MTN could fix Telkom

Internet. (Duncan Alfreds, Fin24)
Internet. (Duncan Alfreds, Fin24)
IS AFRICA's biggest fixed-line operator all dolled up for a possible sale, or is it trying to attract and bring on board a strategic equity partner?

Telkom has lately been shedding weight by trimming its business while at the same time making a play for Africa’s fastest-growing technology group, Business Connexion (BCX).

Telkom has also signed a heads of agreement with MTN Group [JSE:MTN] to take over financial and operational responsibility for the roll-out and operation of its radio access network (RAN).

These developments are obviously aimed at improving Telkom’s profitability and ability to provide fully converged solutions.

In the past year Telkom’s share price has reacted positively, surging 175.2% to give it a market value of more than R24bn.

However, Telkom’s proposed tie-up with BCX could inadvertently trigger a wave of deal-making in the telecoms sector and may leave the fixed-line operator vulnerable to a takeover bid – that is, if its proposal falls through.

When Telkom’s share price was sagging, no suitors made any takeover bids for the fixed-line operator. This begs the question why.

An explanation would be that at the time fixed-line telephone assets were not fashionable; nonetheless, things have changed.

Wire line business ups sexiness factor

For example, the proposed tie-up of Vodacom [JSE:VOD] with Neotel – South Africa’s second-largest fixed-line telephone operator – has made the wire line telephone business sexier.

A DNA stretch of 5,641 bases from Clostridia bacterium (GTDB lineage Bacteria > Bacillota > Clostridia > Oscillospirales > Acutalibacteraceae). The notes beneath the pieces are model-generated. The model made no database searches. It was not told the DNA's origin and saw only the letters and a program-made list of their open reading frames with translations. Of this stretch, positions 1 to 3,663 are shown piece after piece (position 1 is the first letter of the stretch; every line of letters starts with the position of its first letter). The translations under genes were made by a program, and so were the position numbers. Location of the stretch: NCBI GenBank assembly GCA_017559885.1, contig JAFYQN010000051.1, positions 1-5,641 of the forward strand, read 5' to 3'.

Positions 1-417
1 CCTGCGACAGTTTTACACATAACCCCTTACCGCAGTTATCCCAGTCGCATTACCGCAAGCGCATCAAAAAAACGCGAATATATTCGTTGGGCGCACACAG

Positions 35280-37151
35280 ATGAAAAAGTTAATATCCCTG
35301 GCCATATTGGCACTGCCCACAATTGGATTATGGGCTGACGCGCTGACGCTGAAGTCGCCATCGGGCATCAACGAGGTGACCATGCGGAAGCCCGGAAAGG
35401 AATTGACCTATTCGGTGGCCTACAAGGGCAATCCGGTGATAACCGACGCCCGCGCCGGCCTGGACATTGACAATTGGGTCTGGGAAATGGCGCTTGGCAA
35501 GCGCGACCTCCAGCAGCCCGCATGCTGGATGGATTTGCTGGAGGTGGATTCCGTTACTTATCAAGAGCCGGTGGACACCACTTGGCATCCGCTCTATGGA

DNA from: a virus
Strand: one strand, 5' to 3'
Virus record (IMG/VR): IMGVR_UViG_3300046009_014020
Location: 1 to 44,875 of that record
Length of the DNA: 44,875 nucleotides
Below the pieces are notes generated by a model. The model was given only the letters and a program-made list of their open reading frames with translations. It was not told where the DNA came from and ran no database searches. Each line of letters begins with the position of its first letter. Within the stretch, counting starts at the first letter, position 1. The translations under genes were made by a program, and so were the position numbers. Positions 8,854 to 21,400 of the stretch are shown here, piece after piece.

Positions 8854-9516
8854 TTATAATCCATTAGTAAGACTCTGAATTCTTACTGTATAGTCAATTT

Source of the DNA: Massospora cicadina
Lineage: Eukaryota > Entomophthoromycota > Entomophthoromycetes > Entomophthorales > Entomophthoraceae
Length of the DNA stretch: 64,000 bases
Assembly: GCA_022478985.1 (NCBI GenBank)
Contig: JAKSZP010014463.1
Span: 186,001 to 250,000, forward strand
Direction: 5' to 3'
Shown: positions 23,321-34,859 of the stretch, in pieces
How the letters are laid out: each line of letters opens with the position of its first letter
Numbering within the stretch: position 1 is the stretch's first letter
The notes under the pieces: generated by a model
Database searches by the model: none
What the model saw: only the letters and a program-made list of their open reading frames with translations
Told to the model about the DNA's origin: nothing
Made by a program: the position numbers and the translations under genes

Telkom could yet prove a good buy for MTN, Africa’s largest mobile phone operator.

MTN, which has a cash pile of about R39.6bn, could easily make a move to buy Telkom.

The signs of a potential deal are there, and MTN is already in talks with Telkom to manage its RAN.

This might be a first step towards building momentum to take over the whole business.

While a deal in the short term doesn’t look likely, if the Vodacom-Neotel transaction gets the nod from regulatory authority Icasa things could change.

For now it might be that MTN is playing a wait-and-see game and will only show its hand after regulatory authorities make a ruling on Vodacom’s deal.

Granted, any MTN-Telkom transaction could be complex.  

Lessons from history

In that regard history is a great teacher.

In June 2012 Telkom’s top shareholder, the South African government, rejected Korea Telecom’s R3.3bn offer for a 20% strategic equity stake in Telkom.

Three years earlier, in 2009, MTN and India’s Bharti Airtel called off merger talks that could have created a $61bn telecoms conglomerate spanning Africa, Asia and the Middle East.

The government had demanded dual listing of MTN to protect the character of the local company as a South African entity.

In the event that MTN takes over Telkom, it will be able to provide the fixed-line operator with much-needed cash to fund its expansion.

Such a transaction will create a local conglomerate in which the South African government will have a big stake. It will also deal with political challenges for any advance on South Africa’s strategic fixed-line telephone asset.

This deal could be made more palatable if MTN takes a strategic equity stake in Telkom rather than going for a complete buyout.

Asked if Telkom was ready for strategic partnerships, Telkom CEO Sipho Maseko said: “Our strategy says we will do a lot of things. One of the things that is an option is to look at partnerships or acquisitions.

"That’s why we want to do the MTN deal (MTN managing Telkom's RAN). I think it’s a smart, nifty little deal. And that’s why we are also doing something with BCX.”

Yet, Maseko is nervously worried about Telkom’s scale.

 - Fin24

*Gugu Lourie is a former correspondent for Thomson Reuters, Business Report, Finweek magazine and Fin24 (writing a blog titled 'Googled'). He is the editor of Views expressed are his own. Follow him on #twitter @LourieGugu
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